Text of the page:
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Dehydration

Dehydration is a symptom of Nursing Home Neglect

Dehydration is a growing problem among nursing home residents.  Dehydration and malnutrition are the most common ailments resulting from elder neglect.

A resident can become dehydrated when he or she is not given enough fluids and, as a result, is unable to perform normal body functions.  When one is dehydrated, her body has lost too much fluids and electrolytes.  While dehydration in general is harmful, it is especially so among the elderly as they are more susceptible to contracting urinary tract infections, pneumonia and bed sores.

Dehydration can also lead to a condition called hypernatremia.  Hypernatremia is an electrolyte problem characterized by a decrease in total body water relative to the body’s total sodium levels.  It is caused when the total water intake is less than the total water loss or when a person receives inadequate water intake.  In critical cases, hypernatremia can lead to organ failure.

How to Treat Dehydration

The best way to treat dehydration is to prevent it from occurring, so caregivers must be diligent in administering proper amounts of fluid to their patients.  Once the patient is already dehydrated, however, it is important to maintain electrolyte levels.  Drinking broth or soup which contains sodium or sports drinks such as Gatorade that contains electrolytes can help.  In extreme cases where the patient experiences dizziness, confusion or fatigue, it is best to make sure he or she receives proper medical care.  If the patient suffers from hypernatremia, he or she should see a medical physician immediately to asses treatment options.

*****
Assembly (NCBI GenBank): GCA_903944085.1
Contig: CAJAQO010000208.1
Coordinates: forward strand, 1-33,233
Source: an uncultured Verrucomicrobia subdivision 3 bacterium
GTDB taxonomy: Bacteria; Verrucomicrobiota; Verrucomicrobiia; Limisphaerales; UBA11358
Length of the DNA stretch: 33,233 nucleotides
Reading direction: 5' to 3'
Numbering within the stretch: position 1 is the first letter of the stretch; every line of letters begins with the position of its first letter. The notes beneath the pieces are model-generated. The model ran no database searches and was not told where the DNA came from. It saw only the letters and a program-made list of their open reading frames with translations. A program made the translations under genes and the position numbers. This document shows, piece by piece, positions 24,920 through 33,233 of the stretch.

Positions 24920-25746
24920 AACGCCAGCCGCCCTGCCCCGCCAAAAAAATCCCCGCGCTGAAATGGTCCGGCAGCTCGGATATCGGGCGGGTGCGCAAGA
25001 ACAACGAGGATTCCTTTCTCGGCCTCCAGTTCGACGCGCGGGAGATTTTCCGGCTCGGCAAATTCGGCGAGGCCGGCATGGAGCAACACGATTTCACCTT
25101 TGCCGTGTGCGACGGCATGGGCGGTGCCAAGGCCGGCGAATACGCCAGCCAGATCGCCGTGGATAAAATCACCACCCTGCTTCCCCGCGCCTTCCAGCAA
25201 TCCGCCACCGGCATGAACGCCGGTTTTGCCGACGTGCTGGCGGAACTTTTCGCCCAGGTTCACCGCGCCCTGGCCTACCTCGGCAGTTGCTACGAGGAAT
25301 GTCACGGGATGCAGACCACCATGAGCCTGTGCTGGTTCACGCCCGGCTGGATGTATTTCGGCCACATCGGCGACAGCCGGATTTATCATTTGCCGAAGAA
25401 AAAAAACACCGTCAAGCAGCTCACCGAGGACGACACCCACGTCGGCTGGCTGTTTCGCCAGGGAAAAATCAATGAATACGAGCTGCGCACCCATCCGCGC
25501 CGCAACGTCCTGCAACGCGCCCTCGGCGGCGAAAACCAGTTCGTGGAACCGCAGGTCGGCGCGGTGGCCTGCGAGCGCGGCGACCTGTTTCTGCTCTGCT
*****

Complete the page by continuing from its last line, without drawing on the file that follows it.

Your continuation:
Lastly, contact your local ombudsman.  You can call their Crisis line at 1-800-231-4024 or visit the California Department of Aging website for a list of county ombudsman phone numbers in California.

What Causes Dehydration?

Dehydration is caused when the patient does not receive adequate amounts of fluid, and is often a result of nursing home neglect or negligence.  Some drugs act as a diuretic and it is the nursing home’s responsibility to know when medications act as a diuretic to ensure that the patient receives additional fluid intake.  Many times, nursing home employees do not properly administer fluids to their patients.  Also, nursing home staff may give their patients water but leave it out of the reach of their patients or rely on the patient to drink the water him or herself when the elder may be incapable of doing so.  They can also create situations which increases the risk of dehydrating the patient, such as exposing the older individual to hot temperatures or not identifying drugs that act a diuretic.

Dehydration can also be caused by excessive fluid losses due to illness, or even side effects from medication.  Diarrhea is the most common cause of dehydration, and vomiting also leads to loss of fluids.  If the patient does not replenish the fluids lost, he or she can suffer the above described medical complications.

Contact York Law Firm

If your loved one is a nursing home resident who has suffered injury as a result of dehydration, contact one of our many experienced elder abuse attorney to determine whether you are entitled to recovery.  We invite you to contact our practice or fill out a free case evaluation to determine the strength of your potential case.

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